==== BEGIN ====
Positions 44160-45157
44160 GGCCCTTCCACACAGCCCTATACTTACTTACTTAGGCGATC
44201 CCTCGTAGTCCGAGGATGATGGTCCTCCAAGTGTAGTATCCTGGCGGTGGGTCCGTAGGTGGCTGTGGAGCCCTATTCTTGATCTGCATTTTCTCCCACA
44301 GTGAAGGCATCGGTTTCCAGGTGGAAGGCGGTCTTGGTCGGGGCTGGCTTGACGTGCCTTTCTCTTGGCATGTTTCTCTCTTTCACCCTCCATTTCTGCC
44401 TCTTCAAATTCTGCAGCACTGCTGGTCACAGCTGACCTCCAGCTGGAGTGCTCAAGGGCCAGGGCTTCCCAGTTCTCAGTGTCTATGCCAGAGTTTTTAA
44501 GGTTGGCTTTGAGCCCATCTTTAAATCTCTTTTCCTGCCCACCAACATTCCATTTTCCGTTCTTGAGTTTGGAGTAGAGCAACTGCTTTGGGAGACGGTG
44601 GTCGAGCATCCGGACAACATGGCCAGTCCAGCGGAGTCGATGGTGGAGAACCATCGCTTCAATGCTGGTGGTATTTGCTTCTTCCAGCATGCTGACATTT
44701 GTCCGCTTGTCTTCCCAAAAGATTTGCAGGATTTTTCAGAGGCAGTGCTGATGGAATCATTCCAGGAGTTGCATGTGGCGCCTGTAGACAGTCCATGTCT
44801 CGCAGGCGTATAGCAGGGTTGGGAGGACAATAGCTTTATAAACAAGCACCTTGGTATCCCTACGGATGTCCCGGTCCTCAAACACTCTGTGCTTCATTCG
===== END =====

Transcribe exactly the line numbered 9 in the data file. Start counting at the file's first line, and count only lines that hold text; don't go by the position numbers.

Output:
44801 CGCAGGCGTATAGCAGGGTTGGGAGGACAATAGCTTTATAAACAAGCACCTTGGTATCCCTACGGATGTCCCGGTCCTCAAACACTCTGTGCTTCATTCG